Winnebago County Asylum, County Home and Poor Farm Records, 1867-1969

Scope and Content Note

The records document the administration of the institution through most of its existence, information about the population of the institution in general, and limited information about individual patients. This series can be used for research on medical history, the history of public assistance agencies, and medical, legal, and social practices related to the treatment of the insane, the aged, and the poor. Researchers seeking information on individual patients should begin with the various inmate records (Archives Volumes 27-38). When requesting a volume, use the “Archives Volume” number.

The collection is arranged into two main series: ADMINISTRATIVE RECORDS and PATIENT RECORDS.

The ADMINISTRATIVE RECORDS deal with the management of the institution and consist of two subseries: administrative minutes and financial records. The minutes, 1889-1956, contain proceedings of meetings of the Board of Trustees as well as statements of funds and letters to the board. Topics include the hiring of doctors and superintendents of buildings and also repairs and costs to run buildings. Despite using the Asylum letterhead for correspondence, during the period documented in these records, the Board appeared to oversee both the asylum and the poor house/county home.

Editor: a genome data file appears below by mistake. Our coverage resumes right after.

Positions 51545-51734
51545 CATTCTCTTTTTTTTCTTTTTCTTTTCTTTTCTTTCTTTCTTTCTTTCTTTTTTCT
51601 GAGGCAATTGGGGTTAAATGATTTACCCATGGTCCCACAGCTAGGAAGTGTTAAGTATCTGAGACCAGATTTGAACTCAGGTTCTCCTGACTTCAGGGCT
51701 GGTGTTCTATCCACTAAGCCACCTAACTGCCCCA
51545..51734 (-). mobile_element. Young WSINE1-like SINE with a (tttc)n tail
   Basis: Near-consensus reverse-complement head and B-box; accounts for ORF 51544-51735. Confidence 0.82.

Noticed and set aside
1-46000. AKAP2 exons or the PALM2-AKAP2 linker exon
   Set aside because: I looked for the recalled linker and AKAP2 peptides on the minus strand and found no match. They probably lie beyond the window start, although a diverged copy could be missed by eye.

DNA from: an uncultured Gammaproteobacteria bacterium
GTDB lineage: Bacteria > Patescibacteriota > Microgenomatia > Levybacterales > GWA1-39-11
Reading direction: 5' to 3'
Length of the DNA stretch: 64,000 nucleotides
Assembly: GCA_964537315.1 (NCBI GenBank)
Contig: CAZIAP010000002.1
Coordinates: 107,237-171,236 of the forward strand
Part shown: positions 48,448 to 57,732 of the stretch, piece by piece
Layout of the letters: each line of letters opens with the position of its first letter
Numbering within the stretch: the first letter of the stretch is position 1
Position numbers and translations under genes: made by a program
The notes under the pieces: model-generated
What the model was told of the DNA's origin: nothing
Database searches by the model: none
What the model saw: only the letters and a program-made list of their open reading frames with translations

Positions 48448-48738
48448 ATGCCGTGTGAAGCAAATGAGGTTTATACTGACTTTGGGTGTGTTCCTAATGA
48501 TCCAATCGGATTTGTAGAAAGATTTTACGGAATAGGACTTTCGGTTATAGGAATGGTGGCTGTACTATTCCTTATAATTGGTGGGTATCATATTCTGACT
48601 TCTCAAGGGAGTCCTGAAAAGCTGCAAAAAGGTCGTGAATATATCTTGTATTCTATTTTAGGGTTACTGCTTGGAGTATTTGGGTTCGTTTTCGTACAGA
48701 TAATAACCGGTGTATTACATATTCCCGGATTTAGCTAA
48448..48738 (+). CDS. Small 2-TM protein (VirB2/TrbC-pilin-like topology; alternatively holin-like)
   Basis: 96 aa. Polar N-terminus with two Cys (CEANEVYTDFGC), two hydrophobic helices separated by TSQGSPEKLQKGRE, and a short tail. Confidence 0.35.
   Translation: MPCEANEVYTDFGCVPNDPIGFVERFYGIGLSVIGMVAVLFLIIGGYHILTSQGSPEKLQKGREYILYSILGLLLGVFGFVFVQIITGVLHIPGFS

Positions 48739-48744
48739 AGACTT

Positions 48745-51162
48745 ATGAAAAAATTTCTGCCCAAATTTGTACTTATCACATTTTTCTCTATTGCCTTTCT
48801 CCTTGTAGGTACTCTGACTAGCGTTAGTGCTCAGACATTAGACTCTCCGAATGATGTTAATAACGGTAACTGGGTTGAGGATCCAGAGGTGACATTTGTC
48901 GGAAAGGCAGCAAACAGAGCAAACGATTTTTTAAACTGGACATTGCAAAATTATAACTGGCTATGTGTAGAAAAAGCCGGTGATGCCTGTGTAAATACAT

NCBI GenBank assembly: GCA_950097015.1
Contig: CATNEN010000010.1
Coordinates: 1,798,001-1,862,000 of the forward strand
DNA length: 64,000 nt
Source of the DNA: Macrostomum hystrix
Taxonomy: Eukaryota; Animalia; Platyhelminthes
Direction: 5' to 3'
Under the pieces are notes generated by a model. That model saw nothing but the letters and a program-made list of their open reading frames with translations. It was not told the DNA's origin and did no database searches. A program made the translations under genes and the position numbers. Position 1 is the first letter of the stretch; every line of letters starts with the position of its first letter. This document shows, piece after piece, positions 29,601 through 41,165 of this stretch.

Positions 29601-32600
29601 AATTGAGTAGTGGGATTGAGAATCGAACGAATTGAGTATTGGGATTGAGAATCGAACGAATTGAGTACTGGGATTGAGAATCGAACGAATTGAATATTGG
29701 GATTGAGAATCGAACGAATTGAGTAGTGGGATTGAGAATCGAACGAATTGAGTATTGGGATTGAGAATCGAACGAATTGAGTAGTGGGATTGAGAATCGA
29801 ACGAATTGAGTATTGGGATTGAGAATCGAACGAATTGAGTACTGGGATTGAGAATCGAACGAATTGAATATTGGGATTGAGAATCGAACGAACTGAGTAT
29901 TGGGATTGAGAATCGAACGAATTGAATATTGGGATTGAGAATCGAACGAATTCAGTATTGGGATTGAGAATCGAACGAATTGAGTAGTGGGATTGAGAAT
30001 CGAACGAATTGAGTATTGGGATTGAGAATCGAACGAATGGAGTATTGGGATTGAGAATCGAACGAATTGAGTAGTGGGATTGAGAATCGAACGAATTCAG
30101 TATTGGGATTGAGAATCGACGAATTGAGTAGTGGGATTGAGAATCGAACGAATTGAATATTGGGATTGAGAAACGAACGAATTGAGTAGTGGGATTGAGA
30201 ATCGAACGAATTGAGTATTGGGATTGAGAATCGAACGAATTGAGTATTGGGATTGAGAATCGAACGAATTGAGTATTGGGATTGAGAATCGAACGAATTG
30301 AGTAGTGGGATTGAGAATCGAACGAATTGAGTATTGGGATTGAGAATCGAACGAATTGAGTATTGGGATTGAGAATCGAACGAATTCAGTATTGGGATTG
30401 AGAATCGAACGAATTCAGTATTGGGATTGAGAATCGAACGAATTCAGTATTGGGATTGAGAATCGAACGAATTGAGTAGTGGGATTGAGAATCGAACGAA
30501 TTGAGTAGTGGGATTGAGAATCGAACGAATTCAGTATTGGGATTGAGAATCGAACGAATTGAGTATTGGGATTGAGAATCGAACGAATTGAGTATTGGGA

The financial records date mainly 1913-1951 and contain various volumes that record accounts payable and receivable. The Journals, 1894-1911, contain mainly payroll expenditures. The Payroll records, 1944-1946, include payroll date, name of employee, board, wages, tax and net wages earned. The volumes also include job descriptions for full time employees as well as their addresses. County Asylum/farm employees are listed on pages 1-46 and County Home employees are listed on pages 47-51. Expenditures, 1904-1951, cover the costs of products and services and appear to be for the Asylum only, but they could also cover the County Home. The voucher registers, 1913-1951, include payroll, expenditures, transfers (includes transfers/credits to County Home). The ledgers, 1913-1951, sometimes called “Transfer General Ledgers,” include accounts for land improvements, sewage disposal, machinery and equipment repair/funds, livestock, utilities, and more. Information includes date, description, debits, credits, and balances. Entries are arranged by account number and thereunder by date. Some information is duplicated throughout these books. The Cash receipts, 1913-1951, list payments made to Asylum for care of inmates, agricultural items, overaged bills, interest from accounts, and more.